Since We Fell, and more…

On the Radar — What more could you want than 11 new crime books landing in the next couple of weeks, including ones by big-name crime authors like Dennis Lehane, Arnaldur Indridason, Lee Child and Peter James? If you’re anything like us, you’ll be thinking, “It’s hard to choose…”

Since We Fell by Dennis Lehane
Often basing his books in the charismatic North East US city of Boston, Dennis Lehane is one of America’s top crime authors. Shutter Island and Mystic River have been made into films, and dealt with mental health and the legacy of old crimes, respectively. His books usually have a psychological edge to them, and in Since We Fell it looks like he might be veering into the contemporary crime fiction cauldron often called domestic noir. Do we really know those closest to us? In this case it’s a character called Rachel who is starting to doubt her husband. He was there for her when she needed him most, but now his behaviour is becoming a concern. Then she discovers… well, you get the idea. Watch for our review before the book’s release on 16 May.
Pre-order now on Amazon

The Shadow District by Arnaldur Indridason
Icelandic author Arnaldur Indridason has a deep interest in his country’s history, and you may have noticed that his books are riddled with cold cases. Memories and the impact of crimes past run through the Erlendur novels like glacial meltwater. Here he harks back to Iceland during World War II. The country is occupied by American forces, and young Icelandic girls are fraternising with corporals, sergeants and even privates. The older Icelanders don’t like ‘the Situation’ as they refer to it, and when a young girl turns up dead behind The National Theatre, there are many furrowed brows, including those of detectives Flovent and Thorson, sent to investigate. Meanwhile, in the present day, why has 90-year-old Stefan been suffocated? Find out 18 May, and watch for our review.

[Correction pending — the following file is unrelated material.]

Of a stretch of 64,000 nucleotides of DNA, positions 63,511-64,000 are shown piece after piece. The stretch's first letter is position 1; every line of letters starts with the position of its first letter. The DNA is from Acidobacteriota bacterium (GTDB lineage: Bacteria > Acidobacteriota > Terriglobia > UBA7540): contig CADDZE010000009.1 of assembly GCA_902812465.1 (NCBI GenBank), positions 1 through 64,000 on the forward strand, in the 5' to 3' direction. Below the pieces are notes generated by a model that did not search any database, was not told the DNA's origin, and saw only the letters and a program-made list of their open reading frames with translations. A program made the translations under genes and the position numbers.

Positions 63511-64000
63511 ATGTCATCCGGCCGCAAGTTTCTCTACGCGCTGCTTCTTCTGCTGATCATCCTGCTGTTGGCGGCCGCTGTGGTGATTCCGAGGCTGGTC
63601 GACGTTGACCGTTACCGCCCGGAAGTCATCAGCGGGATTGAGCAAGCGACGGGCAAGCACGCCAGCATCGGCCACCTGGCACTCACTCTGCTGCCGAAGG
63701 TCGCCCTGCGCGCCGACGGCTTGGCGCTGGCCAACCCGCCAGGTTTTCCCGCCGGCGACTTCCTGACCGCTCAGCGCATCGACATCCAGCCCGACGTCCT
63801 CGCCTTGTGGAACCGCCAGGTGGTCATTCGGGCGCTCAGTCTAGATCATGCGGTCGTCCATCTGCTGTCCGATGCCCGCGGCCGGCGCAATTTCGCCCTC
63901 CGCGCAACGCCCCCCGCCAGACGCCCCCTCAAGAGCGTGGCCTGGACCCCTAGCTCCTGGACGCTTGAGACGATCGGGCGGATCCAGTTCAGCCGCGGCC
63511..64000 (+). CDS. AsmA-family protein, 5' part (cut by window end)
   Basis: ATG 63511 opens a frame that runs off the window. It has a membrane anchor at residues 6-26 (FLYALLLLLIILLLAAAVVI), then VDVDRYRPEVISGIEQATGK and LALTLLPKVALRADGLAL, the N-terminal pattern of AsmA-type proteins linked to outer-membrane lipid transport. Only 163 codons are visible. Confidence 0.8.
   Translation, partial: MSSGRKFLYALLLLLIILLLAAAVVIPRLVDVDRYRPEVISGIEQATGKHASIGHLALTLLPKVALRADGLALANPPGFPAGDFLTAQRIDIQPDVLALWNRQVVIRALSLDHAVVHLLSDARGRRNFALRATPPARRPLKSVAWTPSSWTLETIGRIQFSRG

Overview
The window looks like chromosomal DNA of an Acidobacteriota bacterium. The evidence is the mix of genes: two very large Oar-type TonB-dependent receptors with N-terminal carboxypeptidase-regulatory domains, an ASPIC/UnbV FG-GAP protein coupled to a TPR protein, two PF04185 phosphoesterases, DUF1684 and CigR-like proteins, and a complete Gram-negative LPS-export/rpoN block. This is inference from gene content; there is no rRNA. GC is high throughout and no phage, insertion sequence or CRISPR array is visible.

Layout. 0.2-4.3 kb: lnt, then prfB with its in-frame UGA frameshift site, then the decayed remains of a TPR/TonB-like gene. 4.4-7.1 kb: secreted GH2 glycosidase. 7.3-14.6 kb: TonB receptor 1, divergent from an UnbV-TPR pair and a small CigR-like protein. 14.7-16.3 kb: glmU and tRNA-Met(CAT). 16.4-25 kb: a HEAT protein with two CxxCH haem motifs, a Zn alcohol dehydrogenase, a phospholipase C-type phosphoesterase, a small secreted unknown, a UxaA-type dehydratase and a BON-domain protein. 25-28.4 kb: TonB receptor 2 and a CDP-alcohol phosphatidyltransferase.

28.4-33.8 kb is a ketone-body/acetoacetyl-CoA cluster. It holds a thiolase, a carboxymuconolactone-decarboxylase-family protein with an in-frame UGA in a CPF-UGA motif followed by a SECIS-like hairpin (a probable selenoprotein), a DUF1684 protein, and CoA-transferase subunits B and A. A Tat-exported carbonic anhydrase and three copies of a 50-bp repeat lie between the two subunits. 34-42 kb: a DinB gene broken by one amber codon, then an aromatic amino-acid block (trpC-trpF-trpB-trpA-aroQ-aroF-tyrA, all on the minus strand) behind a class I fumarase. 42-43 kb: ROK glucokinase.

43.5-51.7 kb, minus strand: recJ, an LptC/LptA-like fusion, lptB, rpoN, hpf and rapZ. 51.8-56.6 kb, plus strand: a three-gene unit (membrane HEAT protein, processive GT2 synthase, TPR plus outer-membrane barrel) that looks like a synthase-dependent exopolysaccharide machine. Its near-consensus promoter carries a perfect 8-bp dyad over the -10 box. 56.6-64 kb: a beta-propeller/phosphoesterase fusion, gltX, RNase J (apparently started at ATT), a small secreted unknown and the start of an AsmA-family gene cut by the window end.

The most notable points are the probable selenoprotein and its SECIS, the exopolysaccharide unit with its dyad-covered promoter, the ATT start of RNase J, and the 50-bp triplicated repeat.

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A Talent for Murder by Andrew Wilson
A bestselling biographer of Patricia Highsmith, among others, Andrew Wilson has set his sights on another doyenne of crime fiction for this book. It’s the first in a series featuring Agatha Christie, whose disappearance in the winter of 1926 has been well-documented – but what actually happened to the Queen of Crime in the 10 days that elapsed before she was discovered at a hotel in Harrogate? It’s an ingenious solution that involves murder as Wilson comes up with his own account of events. Out 18 May.
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No Middle Name by Lee Child
How does a book containing a dozen short stories featuring Jack Reacher sound to you? This is the complete collection and it lands on 18 May, and it looks like must-read material for Reacher fans. Included is the new Reacher novella, Too Much Time, which kicks off proceedings. We are liking the sound of Guy Walks into a Bar, and The Picture of the Lonely Diner. The hardback features anonymous man silhouette end papers and a similar silhouette of Reacher in gold leaf on the front cover (behind the dust jacket), it looks like a beautiful piece of print. Out 18 May.
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Bad to the Bone by Tony J Forder
Welcome to a new series featuring Peterborough’s DI James Bliss and DC Penny Chandler. Skeletal remains are dug up in woodland in Cambridgeshire. With the help of a local anthropologist they realise that the bones were only recently moved there. Back in 1990 there was a reported case of a young woman being hit by a car but there was no body and no witnesses. When two retired policeman also die the investigation takes a new turn and a cover-up is suspected. Bliss battles his own demons in a police procedural that promises plenty of twists and turns. Out now.